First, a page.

JCVI: Research / Projects / New Pathogen Discovery in Travelers’ Diarrhea by Metagenomic Sequencing / Overview
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New Pathogen Discovery in Travelers’ Diarrhea by Metagenomic Sequencing


Diarrheal disease affects one billion people per year worldwide, yet >80% of these cases are of unknown etiology. Travelers’ diarrhea or TD, affects between 20 to 60% of those who travel from developed to low-income countries and impacts 20-40 million travelers worldwide each year. Bouts of travelers’ diarrhea can predispose to development of post-infectious irritable bowel disease (IBD). The travelers are often immunologically naïve to the pathogens that they encounter in the food and water they consume, and some possess genetic polymorphisms that predispose them to TD. Thus, these travelers are sentinels, or barometers, for the presence of pathogens in their host locale; these same pathogens are causes of local pediatric diarrheas.

“Pathogen negative” TD remains an enigma, although this may not be surprising since only a few percent of the bacteria, in or on the human body, have been cultivated, and many of the organisms within the human gut are obligate anaerobes. With few exceptions, most of the bacterial agents implicated in TD are cultivable facultative anaerobes. The failure to associate a pathogen with cases of TD is also be due to non-specific virulence gene assays that yield false negatives and the result of limited assays directed against known viruses and parasites.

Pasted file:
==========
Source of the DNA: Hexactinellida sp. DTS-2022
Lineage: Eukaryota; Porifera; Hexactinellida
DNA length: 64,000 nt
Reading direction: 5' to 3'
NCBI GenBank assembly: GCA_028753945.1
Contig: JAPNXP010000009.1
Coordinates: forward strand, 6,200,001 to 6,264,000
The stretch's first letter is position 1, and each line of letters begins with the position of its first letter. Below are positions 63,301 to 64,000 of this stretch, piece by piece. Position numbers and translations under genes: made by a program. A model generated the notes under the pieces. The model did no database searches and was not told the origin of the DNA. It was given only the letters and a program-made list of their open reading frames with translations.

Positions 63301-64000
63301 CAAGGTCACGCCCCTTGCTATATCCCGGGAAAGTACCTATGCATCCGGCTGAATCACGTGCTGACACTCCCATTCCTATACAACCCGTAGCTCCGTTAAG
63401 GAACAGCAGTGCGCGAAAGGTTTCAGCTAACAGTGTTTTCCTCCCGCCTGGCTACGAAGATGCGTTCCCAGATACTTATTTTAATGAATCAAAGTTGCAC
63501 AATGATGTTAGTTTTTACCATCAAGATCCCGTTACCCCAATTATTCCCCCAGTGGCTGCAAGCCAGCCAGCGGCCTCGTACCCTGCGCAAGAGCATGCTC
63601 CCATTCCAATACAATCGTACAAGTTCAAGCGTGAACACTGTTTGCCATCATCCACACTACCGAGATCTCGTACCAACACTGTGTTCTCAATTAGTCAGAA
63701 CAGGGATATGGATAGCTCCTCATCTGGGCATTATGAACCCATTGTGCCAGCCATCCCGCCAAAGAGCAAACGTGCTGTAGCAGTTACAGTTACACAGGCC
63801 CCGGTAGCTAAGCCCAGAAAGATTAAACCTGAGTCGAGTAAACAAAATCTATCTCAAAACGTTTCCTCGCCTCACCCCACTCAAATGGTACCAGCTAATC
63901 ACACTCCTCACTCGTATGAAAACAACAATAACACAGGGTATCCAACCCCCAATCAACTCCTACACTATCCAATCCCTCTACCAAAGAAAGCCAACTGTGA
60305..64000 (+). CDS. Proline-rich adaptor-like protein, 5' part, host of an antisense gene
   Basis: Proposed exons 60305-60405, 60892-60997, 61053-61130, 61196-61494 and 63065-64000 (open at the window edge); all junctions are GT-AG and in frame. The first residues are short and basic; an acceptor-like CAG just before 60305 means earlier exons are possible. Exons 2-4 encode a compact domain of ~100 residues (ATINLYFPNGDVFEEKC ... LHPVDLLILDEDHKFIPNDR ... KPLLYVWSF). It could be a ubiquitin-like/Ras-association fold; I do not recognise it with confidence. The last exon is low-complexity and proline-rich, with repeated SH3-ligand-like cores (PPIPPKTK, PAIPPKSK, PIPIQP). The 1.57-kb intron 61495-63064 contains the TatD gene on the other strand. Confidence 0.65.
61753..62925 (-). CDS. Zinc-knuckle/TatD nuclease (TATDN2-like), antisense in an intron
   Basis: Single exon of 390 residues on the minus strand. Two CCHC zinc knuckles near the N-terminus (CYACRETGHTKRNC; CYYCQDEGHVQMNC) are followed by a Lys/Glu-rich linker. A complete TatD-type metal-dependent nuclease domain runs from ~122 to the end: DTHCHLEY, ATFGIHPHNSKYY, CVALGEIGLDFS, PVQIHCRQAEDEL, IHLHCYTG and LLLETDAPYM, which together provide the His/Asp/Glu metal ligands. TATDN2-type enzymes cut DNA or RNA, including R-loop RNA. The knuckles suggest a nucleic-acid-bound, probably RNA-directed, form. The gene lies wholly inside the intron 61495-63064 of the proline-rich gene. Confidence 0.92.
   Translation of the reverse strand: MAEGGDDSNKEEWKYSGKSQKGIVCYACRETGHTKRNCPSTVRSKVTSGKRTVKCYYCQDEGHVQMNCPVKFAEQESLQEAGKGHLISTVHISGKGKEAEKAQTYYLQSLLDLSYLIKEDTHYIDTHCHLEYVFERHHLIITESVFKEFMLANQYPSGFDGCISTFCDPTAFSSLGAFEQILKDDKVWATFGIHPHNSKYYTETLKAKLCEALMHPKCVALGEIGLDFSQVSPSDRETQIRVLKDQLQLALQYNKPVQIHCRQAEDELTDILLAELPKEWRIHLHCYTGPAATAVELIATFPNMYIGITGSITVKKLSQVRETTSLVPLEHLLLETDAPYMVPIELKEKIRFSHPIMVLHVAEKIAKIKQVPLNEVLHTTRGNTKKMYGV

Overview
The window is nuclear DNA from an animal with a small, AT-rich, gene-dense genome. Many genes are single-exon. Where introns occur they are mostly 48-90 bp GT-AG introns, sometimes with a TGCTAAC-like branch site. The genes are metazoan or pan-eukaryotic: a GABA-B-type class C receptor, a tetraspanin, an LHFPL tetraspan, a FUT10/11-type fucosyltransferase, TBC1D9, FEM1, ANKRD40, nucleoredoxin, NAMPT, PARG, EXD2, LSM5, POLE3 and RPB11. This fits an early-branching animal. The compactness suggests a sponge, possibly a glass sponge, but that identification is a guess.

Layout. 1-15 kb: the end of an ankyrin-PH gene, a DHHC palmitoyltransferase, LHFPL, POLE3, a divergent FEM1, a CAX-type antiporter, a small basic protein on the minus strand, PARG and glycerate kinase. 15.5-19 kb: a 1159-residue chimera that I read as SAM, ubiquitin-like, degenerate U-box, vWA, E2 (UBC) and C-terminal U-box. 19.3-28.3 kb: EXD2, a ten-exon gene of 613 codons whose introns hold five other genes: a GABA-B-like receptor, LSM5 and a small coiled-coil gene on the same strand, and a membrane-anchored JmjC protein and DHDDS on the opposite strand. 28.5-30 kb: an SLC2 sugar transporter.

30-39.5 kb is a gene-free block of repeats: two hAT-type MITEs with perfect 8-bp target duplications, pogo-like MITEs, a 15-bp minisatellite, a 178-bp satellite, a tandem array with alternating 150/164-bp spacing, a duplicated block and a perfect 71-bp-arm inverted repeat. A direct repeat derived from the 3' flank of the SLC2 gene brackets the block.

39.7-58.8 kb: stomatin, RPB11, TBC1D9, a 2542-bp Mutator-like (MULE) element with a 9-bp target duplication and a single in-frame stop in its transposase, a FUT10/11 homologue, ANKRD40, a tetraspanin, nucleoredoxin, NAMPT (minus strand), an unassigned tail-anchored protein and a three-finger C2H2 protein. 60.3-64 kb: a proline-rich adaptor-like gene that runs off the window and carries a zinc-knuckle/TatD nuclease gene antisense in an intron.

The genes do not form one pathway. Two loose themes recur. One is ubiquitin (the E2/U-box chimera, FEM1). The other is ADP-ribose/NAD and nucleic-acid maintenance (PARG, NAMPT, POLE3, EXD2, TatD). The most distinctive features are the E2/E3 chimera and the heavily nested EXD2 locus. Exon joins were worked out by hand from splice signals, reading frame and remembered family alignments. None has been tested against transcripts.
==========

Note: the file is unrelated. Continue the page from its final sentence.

We are leveraging the power of deep metagenomic sequencing of DNAs isolated from “pathogen negative” stool samples from TD subjects to identify pathogens and pathogen signatures that could lead to hypothesis-based microbiological and clinical investigations into the etiological nature of unidentified pathogen travelers’ diarrhea. “Pathogen negative” and control healthy traveler samples are being sequenced on the Illumina HiSeq platform and metagenomic sequences assembled and reads mapped to reference genome sequences and a new database of enteric pathogen signatures. The database contains genes, microbial genomes and other features predicted to be associated with diarrheal agents and will be an ongoing resource for data mining for new diarrheal agents.


National Institute of Diabetes and Digestive and Kidney Disease, NIH

Principal Investigators

Sarah Highlander


Herbert DuPont and
Zhi Dong Jiang
University of Texas School of Public Health, Houston